In mathematics, properties that hold for "typical" examples are called generic properties. For instance, a generic property of a class of functions is one that is true of "almost all" of those functions, as in the statements, "A generic polynomial does not have a root at zero," or "A generic matrix is invertible." As another example, a generic property of a space is a property that holds at "almost all" points of the space, as in the statement, "If f : M → N is a smooth function between smooth manifolds, then a generic point of N is not a critical value of f." (This is by Sard's theorem.)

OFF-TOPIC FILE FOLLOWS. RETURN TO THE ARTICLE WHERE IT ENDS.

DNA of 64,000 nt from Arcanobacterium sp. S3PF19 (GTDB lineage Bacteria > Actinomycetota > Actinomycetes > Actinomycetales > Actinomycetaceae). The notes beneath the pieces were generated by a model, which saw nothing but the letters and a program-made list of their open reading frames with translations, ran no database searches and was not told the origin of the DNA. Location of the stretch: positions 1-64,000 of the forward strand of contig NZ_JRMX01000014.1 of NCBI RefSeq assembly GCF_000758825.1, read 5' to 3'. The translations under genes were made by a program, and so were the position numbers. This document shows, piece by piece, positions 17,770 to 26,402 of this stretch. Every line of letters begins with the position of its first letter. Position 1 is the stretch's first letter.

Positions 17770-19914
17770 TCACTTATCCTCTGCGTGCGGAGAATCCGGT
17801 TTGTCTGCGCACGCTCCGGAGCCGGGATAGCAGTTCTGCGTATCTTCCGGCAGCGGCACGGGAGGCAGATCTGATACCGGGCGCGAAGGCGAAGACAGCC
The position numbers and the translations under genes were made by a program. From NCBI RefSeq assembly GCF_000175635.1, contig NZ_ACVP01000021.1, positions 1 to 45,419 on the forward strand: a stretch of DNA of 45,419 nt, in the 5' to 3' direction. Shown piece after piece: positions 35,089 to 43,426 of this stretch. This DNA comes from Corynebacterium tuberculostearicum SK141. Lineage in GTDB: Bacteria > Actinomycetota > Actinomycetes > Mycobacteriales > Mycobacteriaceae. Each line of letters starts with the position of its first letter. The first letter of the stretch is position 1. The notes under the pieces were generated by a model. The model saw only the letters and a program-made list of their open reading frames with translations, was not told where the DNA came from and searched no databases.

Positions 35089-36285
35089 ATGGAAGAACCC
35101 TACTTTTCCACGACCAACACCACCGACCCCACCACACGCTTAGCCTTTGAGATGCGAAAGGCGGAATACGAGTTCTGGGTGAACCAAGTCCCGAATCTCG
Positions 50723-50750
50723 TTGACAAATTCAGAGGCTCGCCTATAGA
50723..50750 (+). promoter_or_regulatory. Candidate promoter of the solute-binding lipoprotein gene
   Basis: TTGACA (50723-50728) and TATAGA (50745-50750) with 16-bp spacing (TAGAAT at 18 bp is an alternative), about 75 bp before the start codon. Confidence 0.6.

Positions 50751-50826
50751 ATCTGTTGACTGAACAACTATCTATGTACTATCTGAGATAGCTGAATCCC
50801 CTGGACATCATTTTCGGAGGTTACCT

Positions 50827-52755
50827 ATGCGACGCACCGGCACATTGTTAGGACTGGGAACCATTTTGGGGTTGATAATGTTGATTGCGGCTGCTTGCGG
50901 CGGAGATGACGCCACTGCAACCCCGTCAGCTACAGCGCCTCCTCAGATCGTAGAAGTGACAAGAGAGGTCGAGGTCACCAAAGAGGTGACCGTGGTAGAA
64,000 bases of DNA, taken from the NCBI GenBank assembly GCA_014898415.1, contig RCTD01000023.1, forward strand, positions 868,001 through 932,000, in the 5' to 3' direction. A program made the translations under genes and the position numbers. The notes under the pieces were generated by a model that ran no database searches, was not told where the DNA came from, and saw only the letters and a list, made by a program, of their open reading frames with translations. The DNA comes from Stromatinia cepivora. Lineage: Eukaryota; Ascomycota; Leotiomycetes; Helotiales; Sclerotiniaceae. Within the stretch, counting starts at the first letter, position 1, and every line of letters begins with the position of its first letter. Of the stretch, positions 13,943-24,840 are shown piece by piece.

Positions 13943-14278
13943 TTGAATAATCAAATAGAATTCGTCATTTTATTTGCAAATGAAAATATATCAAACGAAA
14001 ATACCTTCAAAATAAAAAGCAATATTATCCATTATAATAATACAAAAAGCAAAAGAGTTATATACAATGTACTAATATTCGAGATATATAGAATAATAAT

- In measure theory, a generic property is one that holds almost everywhere, meaning "with probability 1", with the dual concept being null set, meaning "with probability 0".
- In topology and algebraic geometry, a generic property is one that holds on a dense open set, or more generally on a residual set, with the dual concept being a nowhere dense set, or more generally a meagre set.
Other articles related to "generic property, generic":
... Sard's theorem If is a smooth function between smooth manifolds, then a generic point of N is not a critical value of f – critical values of f are a null set in N ... Jacobian criterion / generic smoothness A generic point of a variety over a field of characteristic zero is smooth ...
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